Surprising finding in ancient land vertebrates

Surprising finding in ancient land vertebrates

In addition to this impressive skull fossil, many other remains have been discovered from the ancestral tetrapod Whatcheeria. © Kate Golembiewski, Field Museum

They became fast from small to large predators: Surprisingly, some of the early representatives of the terrestrial vertebrates apparently grew extremely quickly. This emerges from examining the bone structures of an ancient tetrapod that hunted for prey around 330 million years ago. The finding challenges previous assumptions about the characteristics of our distant ancestors, the paleontologists say.

The deep branching points in the tree of life are often the focus of research. As far as the early evolutionary history of land vertebrates (tetrapods) is concerned, the focus is on the period from 385 to 320 million years ago. It is believed that creatures from this era formed the basis for the evolution and diversification of amphibians, reptiles, birds and mammals including humans. Paleontologists are therefore particularly interested in fossils of early representatives of the tetrapods. But they are rare and often there are very few fossil records of a species. An exciting exception, however, is an animal that a team of US paleontologists is now putting in the spotlight: Hundreds of bones from several individuals of different sizes of Whatcheeria were discovered at a site in the US state of Iowa.

How did early land vertebrates grow?

These predators, which are up to about two meters long, lived there around 331 to 326 million years ago in the area of ​​a lake. "Whatcheeria would appear to us today as a large salamander with crocodile features -- with a narrow head and lots of teeth," says co-author Ben Otoo of the University of Chicago. The animals also had sturdy limbs that could support their weight on land, but they also had anatomical features that suggest a life in and around the water. As the researchers explain, it was a so-called stem tetrapod - a representative of the group to which the evolutionary history of today's land animals can be traced back. "Whatcheeria is one of the best represented early tetrapods in the fossil record, and the abundance of material allows us to ask questions about its biology that are impossible for almost all of its contemporaries," says co-author Ken Angielczyk of the Field Museum in Chicago . In the current study, the researchers have now investigated the extent to which traces of the growth processes in these animals can be detected in the fossil bones.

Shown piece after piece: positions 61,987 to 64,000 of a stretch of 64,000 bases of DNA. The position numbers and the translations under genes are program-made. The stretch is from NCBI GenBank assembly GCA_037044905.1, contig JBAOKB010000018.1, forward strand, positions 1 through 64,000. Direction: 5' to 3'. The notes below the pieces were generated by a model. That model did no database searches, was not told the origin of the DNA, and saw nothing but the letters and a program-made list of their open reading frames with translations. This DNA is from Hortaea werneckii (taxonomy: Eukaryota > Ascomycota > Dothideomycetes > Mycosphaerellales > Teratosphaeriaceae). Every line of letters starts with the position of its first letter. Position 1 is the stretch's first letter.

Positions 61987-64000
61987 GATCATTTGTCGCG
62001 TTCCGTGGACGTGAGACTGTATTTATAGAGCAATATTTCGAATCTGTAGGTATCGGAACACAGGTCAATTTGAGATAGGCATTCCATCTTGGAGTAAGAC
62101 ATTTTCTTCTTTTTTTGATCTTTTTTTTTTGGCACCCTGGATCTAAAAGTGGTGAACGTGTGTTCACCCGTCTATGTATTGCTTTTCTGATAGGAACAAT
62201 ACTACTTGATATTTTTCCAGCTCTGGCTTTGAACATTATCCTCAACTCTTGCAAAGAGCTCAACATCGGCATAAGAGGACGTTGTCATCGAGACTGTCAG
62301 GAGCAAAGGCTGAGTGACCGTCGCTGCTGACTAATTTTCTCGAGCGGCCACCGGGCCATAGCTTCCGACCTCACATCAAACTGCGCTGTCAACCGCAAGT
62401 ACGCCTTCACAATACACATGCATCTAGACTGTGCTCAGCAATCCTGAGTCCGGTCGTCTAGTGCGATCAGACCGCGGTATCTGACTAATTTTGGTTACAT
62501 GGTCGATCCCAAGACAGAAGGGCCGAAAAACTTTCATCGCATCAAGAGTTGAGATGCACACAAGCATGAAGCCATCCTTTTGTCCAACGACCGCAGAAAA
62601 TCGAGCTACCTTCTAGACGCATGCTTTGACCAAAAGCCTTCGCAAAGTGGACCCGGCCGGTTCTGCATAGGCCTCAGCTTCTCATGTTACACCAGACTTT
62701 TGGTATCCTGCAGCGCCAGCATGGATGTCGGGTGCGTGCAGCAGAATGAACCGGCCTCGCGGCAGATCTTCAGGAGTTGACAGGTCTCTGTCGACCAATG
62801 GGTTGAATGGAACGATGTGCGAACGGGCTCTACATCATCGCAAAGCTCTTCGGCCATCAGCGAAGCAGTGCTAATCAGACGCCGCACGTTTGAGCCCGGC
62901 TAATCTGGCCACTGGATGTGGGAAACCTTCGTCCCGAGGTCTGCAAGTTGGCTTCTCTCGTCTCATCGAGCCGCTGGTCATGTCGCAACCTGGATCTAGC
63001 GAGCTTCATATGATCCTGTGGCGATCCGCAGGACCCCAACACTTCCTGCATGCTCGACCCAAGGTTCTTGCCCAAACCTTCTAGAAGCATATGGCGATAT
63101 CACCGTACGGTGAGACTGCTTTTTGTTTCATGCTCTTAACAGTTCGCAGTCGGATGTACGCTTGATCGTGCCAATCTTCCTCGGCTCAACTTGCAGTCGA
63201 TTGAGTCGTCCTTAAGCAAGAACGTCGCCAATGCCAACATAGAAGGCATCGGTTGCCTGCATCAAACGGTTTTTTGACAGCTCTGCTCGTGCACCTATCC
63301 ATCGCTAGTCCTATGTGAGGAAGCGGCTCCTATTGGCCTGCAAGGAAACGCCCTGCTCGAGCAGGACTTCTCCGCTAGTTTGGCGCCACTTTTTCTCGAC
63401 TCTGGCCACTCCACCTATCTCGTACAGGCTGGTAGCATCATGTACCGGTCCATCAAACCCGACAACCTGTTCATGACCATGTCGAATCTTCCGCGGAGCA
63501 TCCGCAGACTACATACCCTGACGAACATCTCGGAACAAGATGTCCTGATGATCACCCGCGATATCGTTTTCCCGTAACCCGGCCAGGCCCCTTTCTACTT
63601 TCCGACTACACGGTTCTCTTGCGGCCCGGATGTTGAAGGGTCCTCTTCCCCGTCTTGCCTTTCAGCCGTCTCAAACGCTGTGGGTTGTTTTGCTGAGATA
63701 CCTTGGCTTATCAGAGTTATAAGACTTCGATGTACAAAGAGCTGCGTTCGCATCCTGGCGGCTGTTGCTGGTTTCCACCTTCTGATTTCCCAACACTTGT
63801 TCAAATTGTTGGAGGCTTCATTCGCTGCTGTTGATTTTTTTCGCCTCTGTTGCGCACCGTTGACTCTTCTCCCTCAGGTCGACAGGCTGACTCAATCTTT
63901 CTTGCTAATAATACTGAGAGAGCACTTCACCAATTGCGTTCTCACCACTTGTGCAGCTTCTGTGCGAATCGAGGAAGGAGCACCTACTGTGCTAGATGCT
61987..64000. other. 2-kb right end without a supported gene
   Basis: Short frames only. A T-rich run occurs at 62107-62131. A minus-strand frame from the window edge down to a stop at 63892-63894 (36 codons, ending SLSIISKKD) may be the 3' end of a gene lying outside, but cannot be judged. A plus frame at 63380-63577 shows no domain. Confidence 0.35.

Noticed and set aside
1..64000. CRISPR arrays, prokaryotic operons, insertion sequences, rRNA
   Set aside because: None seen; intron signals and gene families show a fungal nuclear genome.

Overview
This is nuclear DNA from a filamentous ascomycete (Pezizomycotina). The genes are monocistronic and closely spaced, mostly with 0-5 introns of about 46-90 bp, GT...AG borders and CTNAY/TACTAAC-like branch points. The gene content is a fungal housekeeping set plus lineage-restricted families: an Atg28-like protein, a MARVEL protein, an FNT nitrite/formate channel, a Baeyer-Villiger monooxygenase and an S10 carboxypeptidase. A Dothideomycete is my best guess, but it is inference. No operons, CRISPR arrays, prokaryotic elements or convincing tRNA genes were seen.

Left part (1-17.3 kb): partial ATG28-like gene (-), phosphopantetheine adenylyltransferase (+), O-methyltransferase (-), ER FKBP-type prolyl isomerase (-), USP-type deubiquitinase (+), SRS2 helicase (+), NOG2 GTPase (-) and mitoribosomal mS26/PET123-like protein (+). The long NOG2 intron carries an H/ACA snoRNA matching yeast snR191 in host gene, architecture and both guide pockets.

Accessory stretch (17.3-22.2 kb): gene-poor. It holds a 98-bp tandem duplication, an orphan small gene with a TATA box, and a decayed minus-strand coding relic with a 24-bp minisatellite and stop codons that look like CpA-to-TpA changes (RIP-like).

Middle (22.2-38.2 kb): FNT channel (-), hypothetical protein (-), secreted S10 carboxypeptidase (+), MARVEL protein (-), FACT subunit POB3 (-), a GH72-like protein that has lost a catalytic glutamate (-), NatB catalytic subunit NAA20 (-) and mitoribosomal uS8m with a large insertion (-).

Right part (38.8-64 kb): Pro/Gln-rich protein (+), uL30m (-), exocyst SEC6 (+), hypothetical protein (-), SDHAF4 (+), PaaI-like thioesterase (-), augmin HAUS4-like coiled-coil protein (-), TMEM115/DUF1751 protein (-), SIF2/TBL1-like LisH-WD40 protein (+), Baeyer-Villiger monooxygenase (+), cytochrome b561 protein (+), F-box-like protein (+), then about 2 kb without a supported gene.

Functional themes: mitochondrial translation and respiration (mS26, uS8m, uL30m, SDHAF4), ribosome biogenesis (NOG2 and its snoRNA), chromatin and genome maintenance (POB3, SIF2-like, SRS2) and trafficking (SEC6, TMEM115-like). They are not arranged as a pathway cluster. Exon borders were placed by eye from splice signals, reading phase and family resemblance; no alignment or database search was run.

Basically, it was previously assumed that the early tetrapods grew slowly and continuously larger, similar to today's primitive-looking representatives of the vertebrates. In modern tetrapods, on the other hand, juveniles usually grow relatively quickly and then stop growing when they reach the adult level. To see how Whatcheeria evolved, the researchers targeted femurs of individuals ranging from hatchling to the known maximum size. To do this, they prepared thin slices of bone and examined these transparent structures under the microscope. As an animal grows, it forms new layers of bone with each growing season, explains Otoo. "By examining how thick the growth rings are over an animal's life, you can find out how the animal has grown throughout its life," says the paleontologist.

Whatcheeria grew up quickly

Evidence of fibrolamellar bone tissue suggests that at least some early tetrapods quickly attained adult size, rather than growing slowly and steadily throughout their lives. © B.Otoo

As the researchers report, when examining the Whatcheeria bone slices, they encountered a surprise: "I can well remember jumping up and saying that the findings break rules that we use for the development of growth in these early tetrapods,” recalls first author Megan Whitney. Because it became apparent that Whatcheeria initially grew very quickly, which then weakened later. Traces of so-called fibrolamellar bone tissue were particularly interesting. Until now, it was thought that only amniotes (reptiles, birds, and mammals) exhibited these structures that accompany their rapid growth patterns. But apparently this type of bone tissue developed early in the evolutionary history of the tetrapods, the findings show.

However, it remains unclear how widespread these characteristics were among the stem tetrapods. The growth pattern may also have been specifically important to whatcheeria's lifestyle: "If you're a large apex predator, it can be beneficial to grow large quickly as it makes it easier to hunt other animals rather than become prey yourself." , says co-author Stephanie Pierce of Harvard University in Cambridge. However, the concept also has disadvantages: in order to grow quickly, there must be enough food and resources for the growing animal. In some cases, it can therefore be better to grow more slowly and continuously. That is why both concepts still exist today. "Evolution is about trying out different ways of life and combinations of traits," says Angielczyk.

The paleontologists now want to stay on the ball: They plan to study the bone structures of other early tetrapods to uncover their growth strategies and their possible relationship to the ecological niches of these animals.

Source: Harvard University, Field Museum, professional article: Communications Biology, doi: 10.1038/s42003-022-04079-0

Recent Articles

Related Stories